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Reports


Inspection carried out on 2 February 2021

During an inspection looking at part of the service

About the service

Maplin House is a residential care home providing personal care to eight people who have a learning disability, physical disability and/or living with dementia. The care home can accommodate up to 16 people in one adapted building.

People’s experience of using this service and what we found

The leadership, management and governance arrangements did not provide assurance the service was well-led. Quality assurance and governance arrangements were not reliable or effective in identifying shortfalls in the service and to meet regulatory requirements.

Information relating to people's individual risks were not always recorded or mitigated for the safety of people using the service. Risks relating to how Control of Substances Hazardous to Health (COSHH) items were stored, and the service’s fire arrangements, did not provide enough assurance that people were safe. Suitable arrangements were not in place to ensure the safe management of medicines and this placed people at risk of harm.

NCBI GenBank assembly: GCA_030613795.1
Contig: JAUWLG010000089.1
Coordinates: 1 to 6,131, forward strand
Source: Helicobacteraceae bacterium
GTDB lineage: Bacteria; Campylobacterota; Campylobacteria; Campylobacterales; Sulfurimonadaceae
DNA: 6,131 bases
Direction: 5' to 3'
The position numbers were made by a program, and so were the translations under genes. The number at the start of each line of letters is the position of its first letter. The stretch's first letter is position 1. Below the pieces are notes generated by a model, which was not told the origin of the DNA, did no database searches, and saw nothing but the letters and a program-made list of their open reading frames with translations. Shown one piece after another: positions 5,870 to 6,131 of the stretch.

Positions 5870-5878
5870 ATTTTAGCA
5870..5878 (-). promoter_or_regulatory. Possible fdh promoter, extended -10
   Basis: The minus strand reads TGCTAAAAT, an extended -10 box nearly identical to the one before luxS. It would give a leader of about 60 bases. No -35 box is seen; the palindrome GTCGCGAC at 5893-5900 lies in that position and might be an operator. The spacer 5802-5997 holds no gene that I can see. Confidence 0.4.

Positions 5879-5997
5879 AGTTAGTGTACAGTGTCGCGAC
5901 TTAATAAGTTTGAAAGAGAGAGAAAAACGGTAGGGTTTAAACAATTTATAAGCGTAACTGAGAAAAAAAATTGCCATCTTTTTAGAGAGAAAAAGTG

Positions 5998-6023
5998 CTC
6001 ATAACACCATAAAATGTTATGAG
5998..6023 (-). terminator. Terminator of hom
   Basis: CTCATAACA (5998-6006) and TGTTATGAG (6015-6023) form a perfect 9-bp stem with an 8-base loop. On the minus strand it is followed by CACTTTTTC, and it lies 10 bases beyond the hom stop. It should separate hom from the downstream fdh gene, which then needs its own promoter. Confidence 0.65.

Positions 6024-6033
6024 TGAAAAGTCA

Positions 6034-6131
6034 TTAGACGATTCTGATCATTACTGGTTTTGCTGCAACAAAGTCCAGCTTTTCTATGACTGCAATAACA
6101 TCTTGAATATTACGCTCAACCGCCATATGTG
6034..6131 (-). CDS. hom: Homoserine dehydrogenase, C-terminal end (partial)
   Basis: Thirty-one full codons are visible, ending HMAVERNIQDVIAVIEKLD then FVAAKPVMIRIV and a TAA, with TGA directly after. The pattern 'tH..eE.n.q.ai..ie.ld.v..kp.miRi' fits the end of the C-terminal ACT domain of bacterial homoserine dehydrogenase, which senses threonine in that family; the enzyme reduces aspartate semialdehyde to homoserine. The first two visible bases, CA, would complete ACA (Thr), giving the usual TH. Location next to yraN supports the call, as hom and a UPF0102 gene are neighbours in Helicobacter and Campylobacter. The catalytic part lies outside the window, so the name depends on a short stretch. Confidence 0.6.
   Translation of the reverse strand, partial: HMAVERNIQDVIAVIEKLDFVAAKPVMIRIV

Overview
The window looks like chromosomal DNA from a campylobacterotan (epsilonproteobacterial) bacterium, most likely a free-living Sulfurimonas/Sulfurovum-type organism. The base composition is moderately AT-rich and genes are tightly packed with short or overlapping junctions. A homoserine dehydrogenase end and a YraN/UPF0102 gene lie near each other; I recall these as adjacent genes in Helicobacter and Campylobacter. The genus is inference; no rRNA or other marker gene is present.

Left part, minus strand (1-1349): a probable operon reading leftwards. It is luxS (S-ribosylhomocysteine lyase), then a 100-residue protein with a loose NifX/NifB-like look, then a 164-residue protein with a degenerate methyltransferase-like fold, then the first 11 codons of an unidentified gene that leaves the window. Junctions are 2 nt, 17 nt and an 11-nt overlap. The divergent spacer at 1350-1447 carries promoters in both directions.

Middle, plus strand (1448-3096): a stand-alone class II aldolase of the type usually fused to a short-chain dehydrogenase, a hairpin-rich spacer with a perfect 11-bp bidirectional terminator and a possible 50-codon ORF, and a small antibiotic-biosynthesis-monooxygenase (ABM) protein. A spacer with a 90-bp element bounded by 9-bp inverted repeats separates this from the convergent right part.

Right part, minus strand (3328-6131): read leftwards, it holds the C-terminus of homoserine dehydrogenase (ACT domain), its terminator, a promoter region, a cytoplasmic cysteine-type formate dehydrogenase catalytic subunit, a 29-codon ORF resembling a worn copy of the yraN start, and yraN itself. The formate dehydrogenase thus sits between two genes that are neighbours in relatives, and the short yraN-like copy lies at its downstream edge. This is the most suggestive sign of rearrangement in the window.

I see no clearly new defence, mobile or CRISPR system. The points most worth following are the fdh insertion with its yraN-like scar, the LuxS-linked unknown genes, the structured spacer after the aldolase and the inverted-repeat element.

For more details, please see the full report which is on the CQC website at www.cqc.org.uk

Rating at last inspection

The last rating for this service was Good (published 28 November 2018).

Why we inspected

We inspected the service because there had been a recent COVID-19 outbreak at Maplin House.

We looked at infection prevention and control measures under the ‘Safe’ key question. We look at this in all care home inspections even if no concerns or risks have been identified. This is to provide assurance that the service can respond to coronavirus and other infection outbreaks effectively.

Enforcement

We are mindful of the impact of the COVID-19 pandemic on our regulatory function. This meant we took account of the exceptional circumstances arising as a result of the COVID-19 pandemic when considering what enforcement action was necessary and proportionate to keep people safe as a result of this inspection. We will continue to discharge our regulatory enforcement functions required to keep people safe and to hold providers to account where it is necessary for us to do so.

Full information about CQC’s regulatory response to the more serious concerns found during inspections is added to reports after any representations and appeals have been concluded.